My short play The Ones I Used to Know is now available in the inaugural issue of some scripts! I’m so happy to have been included in this project, a magazine founded on the idea that scripts have literary merit, and can be enjoyed and appreciated even in their purely textual form. I’ll refrain from going into my full rant on the importance of reading plays, but basically the core ethos of this magazine is right in line with how I feel about scripts and screenplays as textual objects, and I’m as excited to be published in it as I am to read all the other contributors’ works.
My play is a ten-minute piece about climate change and Christmas music, set in a small town in Iowa. I realize this sounds awfully similar to “Fuck You Pay Me” but 1. Yes, and 2. They are actually quite distinct, and 3. You should check it out anyway!!!
I’ve just published He Molested Kids, a short play available on Smashwords and Amazon.
In this fifteen-minute play, four college students meet to plan a party, and end up sidetracked by an argument about the savior of the world. Just a few months after he defeated the Himalayan, allegations of sexual abuse have emerged around Dawa the Savior. This issue turns from small talk among a group of friends to an explosive argument with deep implications.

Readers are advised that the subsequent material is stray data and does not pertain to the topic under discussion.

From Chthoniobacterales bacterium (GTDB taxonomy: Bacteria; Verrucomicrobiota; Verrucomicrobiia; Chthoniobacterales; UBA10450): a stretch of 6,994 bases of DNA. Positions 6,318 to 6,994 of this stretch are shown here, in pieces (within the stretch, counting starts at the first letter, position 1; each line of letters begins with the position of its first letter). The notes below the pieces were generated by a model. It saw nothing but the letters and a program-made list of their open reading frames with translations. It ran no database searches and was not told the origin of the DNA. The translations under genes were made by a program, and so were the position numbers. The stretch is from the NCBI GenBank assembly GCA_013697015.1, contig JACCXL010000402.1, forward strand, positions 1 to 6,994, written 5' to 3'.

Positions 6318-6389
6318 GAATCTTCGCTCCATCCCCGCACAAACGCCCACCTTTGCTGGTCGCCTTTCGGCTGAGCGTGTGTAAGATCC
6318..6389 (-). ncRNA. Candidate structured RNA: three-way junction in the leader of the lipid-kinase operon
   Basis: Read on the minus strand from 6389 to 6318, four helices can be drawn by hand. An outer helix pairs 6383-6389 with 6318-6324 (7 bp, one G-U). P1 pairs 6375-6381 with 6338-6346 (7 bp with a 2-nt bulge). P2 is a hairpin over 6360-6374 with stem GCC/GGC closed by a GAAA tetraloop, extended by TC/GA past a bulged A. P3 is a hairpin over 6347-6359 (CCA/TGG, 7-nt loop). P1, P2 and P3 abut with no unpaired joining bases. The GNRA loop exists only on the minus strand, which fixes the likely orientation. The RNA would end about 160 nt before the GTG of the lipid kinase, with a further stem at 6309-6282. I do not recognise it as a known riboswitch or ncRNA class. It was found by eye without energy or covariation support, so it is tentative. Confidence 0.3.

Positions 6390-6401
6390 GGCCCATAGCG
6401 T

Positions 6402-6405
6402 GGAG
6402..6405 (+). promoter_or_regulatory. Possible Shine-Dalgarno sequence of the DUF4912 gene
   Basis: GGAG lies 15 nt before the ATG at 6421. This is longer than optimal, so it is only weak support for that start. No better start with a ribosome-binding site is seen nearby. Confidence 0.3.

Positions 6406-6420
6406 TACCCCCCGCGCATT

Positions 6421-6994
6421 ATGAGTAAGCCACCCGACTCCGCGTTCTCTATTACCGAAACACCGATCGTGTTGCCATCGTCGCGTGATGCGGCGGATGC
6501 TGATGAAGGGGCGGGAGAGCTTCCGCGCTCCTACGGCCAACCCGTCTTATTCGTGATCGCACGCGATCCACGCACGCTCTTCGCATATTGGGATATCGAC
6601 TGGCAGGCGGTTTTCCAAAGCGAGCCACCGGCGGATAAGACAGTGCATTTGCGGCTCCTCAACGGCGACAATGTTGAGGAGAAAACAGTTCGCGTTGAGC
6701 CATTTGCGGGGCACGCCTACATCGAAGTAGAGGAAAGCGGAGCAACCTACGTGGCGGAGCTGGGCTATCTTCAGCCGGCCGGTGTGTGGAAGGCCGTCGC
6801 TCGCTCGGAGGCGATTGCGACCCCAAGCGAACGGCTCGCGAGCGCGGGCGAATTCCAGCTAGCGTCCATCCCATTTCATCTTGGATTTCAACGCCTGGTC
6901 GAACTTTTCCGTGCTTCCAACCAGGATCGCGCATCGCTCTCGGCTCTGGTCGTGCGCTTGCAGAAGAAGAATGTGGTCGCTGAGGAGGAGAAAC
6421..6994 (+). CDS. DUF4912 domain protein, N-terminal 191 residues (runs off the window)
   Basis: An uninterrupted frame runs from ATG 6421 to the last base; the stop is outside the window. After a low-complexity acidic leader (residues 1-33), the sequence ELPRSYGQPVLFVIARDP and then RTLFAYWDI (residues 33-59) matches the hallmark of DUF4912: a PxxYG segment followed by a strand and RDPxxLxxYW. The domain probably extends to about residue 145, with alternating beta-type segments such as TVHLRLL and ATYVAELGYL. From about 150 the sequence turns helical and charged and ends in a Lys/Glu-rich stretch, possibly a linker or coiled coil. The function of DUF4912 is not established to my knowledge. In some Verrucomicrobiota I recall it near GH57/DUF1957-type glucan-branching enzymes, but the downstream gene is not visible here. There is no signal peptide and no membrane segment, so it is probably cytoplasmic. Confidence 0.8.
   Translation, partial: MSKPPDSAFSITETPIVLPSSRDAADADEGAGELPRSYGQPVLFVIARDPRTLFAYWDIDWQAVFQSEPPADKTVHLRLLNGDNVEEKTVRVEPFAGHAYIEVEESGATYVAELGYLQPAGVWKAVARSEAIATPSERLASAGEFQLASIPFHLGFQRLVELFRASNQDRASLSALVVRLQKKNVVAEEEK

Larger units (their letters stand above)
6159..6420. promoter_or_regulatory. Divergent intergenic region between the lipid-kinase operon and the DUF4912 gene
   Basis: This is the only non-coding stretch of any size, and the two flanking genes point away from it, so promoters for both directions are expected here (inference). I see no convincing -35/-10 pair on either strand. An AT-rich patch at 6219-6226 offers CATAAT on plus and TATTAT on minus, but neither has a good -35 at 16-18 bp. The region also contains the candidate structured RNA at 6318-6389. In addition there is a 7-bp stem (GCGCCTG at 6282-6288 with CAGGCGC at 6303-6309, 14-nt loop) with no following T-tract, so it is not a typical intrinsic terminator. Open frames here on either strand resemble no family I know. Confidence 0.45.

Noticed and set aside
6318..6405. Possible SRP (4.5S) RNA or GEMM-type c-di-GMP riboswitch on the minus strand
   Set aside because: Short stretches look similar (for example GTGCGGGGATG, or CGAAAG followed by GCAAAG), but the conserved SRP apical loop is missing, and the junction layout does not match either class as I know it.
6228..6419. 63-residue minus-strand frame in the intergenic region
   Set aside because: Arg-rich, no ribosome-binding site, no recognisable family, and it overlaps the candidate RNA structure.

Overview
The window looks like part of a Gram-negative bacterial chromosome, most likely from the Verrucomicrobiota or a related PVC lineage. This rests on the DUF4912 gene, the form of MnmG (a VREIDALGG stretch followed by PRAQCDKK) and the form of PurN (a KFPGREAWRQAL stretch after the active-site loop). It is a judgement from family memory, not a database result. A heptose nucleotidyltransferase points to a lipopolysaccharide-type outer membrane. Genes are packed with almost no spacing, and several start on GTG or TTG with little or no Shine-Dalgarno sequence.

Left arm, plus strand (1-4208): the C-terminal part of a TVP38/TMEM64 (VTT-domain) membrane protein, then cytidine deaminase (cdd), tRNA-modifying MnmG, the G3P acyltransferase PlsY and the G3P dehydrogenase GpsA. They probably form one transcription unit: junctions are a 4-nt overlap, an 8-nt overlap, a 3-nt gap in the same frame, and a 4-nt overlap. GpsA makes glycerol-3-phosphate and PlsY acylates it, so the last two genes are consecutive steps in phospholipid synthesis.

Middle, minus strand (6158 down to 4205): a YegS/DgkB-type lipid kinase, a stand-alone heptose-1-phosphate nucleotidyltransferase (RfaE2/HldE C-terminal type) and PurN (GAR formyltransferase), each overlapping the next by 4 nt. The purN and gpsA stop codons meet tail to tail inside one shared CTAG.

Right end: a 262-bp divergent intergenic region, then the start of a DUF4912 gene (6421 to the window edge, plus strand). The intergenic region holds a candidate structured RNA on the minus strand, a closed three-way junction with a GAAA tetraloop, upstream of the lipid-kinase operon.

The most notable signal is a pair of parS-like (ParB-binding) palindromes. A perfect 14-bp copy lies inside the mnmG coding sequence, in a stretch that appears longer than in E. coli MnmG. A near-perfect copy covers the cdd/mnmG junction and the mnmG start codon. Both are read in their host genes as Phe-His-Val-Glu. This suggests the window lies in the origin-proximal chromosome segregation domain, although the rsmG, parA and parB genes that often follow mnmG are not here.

The publication includes an afterword in which I discuss the origins of the idea, and how my intro to political analysis class factored into it’s outlining.
Other announcement: I’m on Twitter now, @FrancisRBass.
Beach Realty of Sandcastle Isle is now available for purchase on Amazon!
UPDATE: Also on Smashwords!
The fifteen-minute play follows two characters—Raymond Mare and Sandra Holt—as they vie for control of Sandcastle Isle. Ray is the CEO and inheritor of Mare Realty, an old, moneyed company which has a near total monopoly on the Floridian beach island. Sandra Holt works for the newer, less successful Beach Realty of Sandcastle Isle. Sandra, pretending she’s only a tourist, befriends and manipulates Ray, and the power dynamic between the two companies begins to shift. With each passing scene, the stage is constricted as the water rises, and the beach steadily erodes.
If you read my post “That’d Make a Great Play,” this is the play I was talking about. I was driven to right it because I found the spectacle of staging an eroding beach so interesting (it was also an assignment for my playwriting class, but whatever—I would’ve written it anyway.)
Included also in this publication is an afterword describing how I came upon this idea, why I went the path that I did with it, and why the name is so damn long.
What better summer reading than a play about Florida sinking?